There are two forms of core gameplay: the platforming sections and the hacking sections, and they both suck. The former is briefly entertaining until the developers run out of abilities to give you (two), having you jump over obstacles and blast enemies with your mouth laser in 2D side-scrolling perspective. But once it’s gotten those bits out the way, the game has nothing more to offer action-wise, except for the occasional alteration in who you fight. But considering Code Genie, Angry Flying Skull Thing and Lord Giant Boss Demon Monster Sr. all go down with a hearty dose of tonsil beams to the face, there’s no real change that comes across as significant to the player.

But it’s better than the hacking, which is represented by that age-old pipe-water game AGAIN. The game does its best to hide it by adding a heavy computer-code aesthetic, but it’s still steering an object around a grid by swapping out directed sections of a maze. Pony Island, we talked about this just a few days ago. I know Bioshock was an incredible game, but it’s now widely accepted that hacking the vending machines was the one element that sucked more cock than a hungry leech in a chicken coop. Out of all the Bioshock aspects you could’ve taken inspiration from, why that one? It’s like deciding that the best part of National Lampoon’s Vacation is that racist scene in the city slums.

I’m torn on to whether to recommend Pony Island or not. On one hand, it is incredibly cheap at only four pounds, and some people do really seem to like it. Not to mention that if I’m going to give my money to anybody, I do want it to be small-scale artists trying to succeed with creatively interesting ideas.

But on the other hand, I don’t like this game! Four pounds isn’t much, but paying any amount of cash for an unenjoyable experience is wrong. That’s why going to visit distant relatives for Christmas is so utterly depressing, and why you usually bring heavy amounts of booze to compensate. But I didn’t have any alcohol to hand with this one, and when my flatmate asked me to help her tidy the kitchen, I was only too pleased to escape.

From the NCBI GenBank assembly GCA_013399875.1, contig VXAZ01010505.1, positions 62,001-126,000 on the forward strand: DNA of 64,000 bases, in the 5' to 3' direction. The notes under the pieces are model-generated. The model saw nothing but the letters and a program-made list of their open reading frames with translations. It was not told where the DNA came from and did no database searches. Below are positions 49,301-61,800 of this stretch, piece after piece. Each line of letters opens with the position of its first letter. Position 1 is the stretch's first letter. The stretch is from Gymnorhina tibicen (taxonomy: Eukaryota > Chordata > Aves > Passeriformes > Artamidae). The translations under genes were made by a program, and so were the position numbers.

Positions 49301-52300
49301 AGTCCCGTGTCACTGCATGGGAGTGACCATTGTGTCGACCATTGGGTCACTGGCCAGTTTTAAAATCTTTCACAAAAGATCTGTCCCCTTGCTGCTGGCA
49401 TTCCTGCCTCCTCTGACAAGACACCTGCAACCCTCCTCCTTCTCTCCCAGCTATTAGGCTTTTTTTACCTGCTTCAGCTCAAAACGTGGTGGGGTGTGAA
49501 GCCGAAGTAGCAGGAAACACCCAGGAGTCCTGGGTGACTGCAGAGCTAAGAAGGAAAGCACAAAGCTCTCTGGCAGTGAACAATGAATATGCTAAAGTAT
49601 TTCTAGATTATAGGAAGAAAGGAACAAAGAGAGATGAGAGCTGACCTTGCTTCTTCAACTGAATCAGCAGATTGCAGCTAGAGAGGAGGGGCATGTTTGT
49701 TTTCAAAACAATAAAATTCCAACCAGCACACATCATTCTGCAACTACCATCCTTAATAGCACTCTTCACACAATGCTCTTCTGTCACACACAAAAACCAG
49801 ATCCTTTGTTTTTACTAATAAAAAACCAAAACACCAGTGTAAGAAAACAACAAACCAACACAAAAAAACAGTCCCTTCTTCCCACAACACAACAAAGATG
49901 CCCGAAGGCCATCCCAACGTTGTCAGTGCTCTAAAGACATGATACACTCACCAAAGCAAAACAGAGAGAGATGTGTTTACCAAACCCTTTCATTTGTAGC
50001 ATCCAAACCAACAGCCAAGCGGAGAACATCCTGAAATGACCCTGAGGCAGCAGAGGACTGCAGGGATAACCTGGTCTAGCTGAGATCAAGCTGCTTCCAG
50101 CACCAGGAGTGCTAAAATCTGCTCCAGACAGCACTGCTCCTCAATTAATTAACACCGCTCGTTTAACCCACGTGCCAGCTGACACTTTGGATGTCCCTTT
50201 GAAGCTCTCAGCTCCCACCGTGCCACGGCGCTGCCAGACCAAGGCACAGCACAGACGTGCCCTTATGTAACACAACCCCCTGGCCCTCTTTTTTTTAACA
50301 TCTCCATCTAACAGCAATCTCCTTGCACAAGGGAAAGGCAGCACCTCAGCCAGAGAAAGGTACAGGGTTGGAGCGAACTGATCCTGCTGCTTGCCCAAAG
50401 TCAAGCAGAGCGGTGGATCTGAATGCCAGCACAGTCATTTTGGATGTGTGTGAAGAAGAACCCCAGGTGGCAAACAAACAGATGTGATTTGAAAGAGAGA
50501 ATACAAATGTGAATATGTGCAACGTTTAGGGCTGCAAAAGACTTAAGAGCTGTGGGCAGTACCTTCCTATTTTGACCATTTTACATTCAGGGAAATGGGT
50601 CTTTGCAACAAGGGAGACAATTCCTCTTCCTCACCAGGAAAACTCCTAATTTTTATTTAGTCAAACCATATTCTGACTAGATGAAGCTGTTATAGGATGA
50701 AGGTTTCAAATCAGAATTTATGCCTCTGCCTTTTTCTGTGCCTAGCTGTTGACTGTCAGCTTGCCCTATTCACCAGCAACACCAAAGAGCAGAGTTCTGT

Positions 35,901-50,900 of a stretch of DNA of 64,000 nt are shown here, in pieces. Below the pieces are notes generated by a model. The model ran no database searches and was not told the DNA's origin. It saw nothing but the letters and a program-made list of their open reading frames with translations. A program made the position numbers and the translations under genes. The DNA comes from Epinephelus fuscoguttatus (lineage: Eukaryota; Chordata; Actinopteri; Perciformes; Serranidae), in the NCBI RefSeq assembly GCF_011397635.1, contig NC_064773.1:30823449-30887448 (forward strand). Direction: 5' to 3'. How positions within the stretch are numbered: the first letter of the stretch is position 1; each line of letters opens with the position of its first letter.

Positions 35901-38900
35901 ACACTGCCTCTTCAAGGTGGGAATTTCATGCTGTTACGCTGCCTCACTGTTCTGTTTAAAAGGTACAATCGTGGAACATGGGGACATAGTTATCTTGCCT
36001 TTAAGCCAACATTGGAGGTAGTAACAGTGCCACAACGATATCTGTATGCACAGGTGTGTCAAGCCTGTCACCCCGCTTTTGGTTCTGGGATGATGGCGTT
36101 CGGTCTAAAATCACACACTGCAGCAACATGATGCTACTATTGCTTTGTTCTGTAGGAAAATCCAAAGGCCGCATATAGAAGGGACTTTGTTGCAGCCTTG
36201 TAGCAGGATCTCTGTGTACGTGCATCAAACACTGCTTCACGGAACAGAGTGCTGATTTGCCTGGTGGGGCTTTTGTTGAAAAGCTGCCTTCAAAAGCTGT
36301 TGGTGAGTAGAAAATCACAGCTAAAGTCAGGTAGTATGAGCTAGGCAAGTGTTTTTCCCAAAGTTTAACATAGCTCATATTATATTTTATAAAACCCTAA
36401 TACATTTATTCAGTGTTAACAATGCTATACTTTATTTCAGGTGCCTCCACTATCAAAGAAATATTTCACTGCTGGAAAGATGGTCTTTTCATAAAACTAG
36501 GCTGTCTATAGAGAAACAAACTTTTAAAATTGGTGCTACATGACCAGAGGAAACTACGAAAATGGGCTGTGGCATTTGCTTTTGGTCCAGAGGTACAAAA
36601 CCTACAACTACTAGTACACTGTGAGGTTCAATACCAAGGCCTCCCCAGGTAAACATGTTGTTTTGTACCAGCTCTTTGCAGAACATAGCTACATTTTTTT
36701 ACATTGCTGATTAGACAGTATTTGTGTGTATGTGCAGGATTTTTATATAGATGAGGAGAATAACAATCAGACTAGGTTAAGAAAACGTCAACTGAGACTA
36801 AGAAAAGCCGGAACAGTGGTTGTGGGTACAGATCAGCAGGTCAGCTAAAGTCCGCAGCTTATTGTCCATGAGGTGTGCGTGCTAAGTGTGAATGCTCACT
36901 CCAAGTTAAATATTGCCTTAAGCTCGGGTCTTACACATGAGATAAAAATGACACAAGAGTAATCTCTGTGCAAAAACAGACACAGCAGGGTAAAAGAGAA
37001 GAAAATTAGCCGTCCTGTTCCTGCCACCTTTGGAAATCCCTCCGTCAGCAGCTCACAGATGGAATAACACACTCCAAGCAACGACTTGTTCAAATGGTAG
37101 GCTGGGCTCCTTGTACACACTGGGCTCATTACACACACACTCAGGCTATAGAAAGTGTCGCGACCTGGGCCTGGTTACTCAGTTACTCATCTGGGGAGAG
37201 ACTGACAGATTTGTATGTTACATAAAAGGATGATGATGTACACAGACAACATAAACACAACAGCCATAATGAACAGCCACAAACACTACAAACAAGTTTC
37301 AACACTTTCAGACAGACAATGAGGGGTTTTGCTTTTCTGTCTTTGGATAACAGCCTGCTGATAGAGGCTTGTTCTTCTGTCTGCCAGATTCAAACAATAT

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OH GOD NOT AGAIN

Though I did get to what seems like the canonical ending of Pony Island, the achievement list does suggest more gameplay and narrative hidden in there somewhere… But I don’t care. My work is officially over when the credits start rolling. If you want me to play more than that, you need to seduce me with some good material, and you can consider me as dry as a nun on this one. Maybe give it a try if you like your fourth-wall humour, or have just taken a great deal of drugs and need something entertaining in the background.


4/10

Pony Island has high ambitions, honourable intentions and even a few good ideas – but none of them ever amount to much. Generally inoffensive but nowhere near as original as it believes it is, the game becomes boring and eventually meanders into the frustrating.